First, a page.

A significant change to the way Google ranks search results on smartphones takes effect today, a move which’ll hit businesses that still haven’t gotten around to making their websites mobile friendly.
With more and more people using their smartphone rather than a PC to browse the Web , the Mountain View company has decided to start prioritizing sites that have been optimized for mobile over those that haven’t. Searches made on tablets and PCs are not affected by the changes.
Google started labeling sites as mobile-friendly toward the end of last year, but held back from prioritizing them until it’d publicized the plan more widely. The new algorithm affects mobile searches in all languages worldwide, the company said recently, and will have a “significant impact” on the way search results are listed.
It added, “Consequently, users will find it easier to get relevant, high quality search results that are optimized for their devices.”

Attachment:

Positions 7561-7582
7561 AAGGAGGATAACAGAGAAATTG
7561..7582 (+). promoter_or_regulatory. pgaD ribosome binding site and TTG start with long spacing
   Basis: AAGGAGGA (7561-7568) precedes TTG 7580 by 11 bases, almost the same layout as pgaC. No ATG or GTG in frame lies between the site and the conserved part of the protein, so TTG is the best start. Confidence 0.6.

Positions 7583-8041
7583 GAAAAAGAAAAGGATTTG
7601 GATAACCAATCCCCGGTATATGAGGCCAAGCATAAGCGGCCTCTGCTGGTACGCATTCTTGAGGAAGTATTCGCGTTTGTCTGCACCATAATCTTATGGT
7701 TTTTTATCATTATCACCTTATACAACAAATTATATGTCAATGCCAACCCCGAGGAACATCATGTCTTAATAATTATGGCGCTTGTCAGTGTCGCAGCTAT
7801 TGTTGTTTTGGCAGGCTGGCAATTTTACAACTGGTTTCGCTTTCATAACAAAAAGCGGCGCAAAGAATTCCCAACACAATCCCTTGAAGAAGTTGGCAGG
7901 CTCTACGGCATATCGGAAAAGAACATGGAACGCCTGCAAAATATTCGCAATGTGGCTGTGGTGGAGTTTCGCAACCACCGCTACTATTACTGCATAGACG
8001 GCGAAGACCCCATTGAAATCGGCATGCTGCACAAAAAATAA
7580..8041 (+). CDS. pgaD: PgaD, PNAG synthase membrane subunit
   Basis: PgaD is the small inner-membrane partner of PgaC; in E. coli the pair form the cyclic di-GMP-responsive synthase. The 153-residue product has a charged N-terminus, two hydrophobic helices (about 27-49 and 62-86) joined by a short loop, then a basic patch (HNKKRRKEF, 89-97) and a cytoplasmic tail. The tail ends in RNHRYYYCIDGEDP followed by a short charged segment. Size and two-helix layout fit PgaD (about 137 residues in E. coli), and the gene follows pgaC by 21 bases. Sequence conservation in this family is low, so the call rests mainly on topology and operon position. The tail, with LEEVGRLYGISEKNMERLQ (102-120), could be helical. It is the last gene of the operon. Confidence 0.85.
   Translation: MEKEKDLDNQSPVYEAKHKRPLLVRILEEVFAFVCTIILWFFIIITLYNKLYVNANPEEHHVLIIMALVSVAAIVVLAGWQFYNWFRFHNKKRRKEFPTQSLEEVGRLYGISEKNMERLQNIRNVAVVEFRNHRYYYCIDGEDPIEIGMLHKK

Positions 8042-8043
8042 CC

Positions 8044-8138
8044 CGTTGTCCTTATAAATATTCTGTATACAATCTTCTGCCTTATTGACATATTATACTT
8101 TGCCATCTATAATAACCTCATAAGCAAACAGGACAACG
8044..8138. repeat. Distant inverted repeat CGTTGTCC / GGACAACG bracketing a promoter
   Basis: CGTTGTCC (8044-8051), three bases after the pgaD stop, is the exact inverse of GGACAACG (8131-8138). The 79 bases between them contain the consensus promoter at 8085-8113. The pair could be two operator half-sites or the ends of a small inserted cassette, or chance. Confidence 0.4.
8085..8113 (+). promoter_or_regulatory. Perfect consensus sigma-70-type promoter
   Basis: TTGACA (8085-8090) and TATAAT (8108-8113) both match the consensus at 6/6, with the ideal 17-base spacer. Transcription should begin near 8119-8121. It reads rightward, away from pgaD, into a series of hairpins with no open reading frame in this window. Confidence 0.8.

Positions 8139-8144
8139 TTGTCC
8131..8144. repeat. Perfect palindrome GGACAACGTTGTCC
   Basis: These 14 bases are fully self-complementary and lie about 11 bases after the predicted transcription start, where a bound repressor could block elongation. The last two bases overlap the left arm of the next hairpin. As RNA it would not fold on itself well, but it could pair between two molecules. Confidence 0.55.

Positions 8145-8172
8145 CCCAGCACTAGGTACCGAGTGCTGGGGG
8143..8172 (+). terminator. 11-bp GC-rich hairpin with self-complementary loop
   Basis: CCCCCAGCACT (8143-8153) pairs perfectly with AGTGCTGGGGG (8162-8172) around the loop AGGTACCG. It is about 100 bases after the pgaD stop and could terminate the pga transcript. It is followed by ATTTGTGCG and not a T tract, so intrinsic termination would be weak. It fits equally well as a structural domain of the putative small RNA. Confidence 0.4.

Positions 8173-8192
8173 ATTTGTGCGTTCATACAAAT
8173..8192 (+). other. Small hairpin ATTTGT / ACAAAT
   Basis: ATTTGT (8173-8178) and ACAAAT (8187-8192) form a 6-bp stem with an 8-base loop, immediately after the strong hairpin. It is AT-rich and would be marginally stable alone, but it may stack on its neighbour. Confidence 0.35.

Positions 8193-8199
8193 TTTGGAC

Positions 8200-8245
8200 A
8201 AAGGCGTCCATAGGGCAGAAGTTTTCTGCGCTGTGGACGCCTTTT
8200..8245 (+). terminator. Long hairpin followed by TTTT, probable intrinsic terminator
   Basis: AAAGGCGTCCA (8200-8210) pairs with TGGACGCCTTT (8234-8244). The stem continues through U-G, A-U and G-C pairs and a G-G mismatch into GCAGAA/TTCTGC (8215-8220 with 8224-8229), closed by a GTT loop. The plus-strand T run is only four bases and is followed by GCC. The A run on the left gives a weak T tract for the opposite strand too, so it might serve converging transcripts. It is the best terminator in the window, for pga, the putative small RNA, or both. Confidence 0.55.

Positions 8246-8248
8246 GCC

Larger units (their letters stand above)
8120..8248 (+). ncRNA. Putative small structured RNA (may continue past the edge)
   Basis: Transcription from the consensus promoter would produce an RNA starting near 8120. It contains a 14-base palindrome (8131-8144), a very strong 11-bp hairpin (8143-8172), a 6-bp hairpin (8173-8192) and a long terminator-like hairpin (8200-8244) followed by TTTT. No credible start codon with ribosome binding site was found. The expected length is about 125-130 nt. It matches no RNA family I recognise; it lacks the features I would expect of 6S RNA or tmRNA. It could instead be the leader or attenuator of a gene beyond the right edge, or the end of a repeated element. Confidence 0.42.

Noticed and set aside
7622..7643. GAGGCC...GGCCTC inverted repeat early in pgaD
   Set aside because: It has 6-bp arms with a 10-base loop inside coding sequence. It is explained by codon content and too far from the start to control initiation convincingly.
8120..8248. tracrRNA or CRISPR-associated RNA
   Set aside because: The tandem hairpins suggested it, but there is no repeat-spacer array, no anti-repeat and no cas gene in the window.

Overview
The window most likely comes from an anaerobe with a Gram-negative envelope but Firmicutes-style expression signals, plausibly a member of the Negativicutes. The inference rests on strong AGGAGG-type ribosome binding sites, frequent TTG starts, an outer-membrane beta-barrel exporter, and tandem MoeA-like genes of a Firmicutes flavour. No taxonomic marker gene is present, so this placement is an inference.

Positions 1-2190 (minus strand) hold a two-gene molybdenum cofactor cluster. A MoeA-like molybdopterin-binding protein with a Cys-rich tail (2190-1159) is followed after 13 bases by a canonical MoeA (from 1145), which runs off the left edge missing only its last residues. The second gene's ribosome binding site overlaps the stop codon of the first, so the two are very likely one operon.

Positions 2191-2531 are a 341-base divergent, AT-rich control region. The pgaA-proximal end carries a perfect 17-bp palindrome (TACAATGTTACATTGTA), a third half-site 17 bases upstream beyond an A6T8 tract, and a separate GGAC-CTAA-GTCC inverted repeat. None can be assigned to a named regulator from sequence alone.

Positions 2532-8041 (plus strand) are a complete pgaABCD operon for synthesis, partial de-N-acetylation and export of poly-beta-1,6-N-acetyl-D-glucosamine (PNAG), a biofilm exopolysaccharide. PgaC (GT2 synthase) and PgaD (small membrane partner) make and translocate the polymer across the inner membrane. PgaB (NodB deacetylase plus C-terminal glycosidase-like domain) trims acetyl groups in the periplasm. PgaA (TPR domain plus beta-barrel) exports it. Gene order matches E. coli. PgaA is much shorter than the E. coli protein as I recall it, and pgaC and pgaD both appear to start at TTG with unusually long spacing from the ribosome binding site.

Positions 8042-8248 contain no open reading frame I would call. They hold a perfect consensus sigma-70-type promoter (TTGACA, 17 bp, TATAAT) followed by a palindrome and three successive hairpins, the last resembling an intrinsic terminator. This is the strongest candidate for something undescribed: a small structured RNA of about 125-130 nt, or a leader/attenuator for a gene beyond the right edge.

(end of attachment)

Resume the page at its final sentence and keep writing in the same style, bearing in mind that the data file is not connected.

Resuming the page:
The Web giant says it considers a site as mobile friendly if, for example, it contains text that can be read comfortably without having to zoom. It must also fit properly with the display so you don’t have to scroll across the screen to find the rest of the sentence or additional content, and avoid software that isn’t common on the majority of mobile devices (eg. Flash).
While mobile users of Google search will surely be happy with today’s development, businesses without a mobile-optimized website and who remain unaware of the changes will be left wondering where on earth their site’s disappeared to in Google’s revamped search listings (hint: it’s probably beyond page 20 now).
Website owners and designers can find out if their site meets Google’s mobile-friendly criteria by hitting this page and entering its URL. If it does, you’ll be given the nod, and a small “mobile friendly” label will appear alongside your site’s name in mobile search results.
If it doesn’t, you’d better make some changes sharpish.
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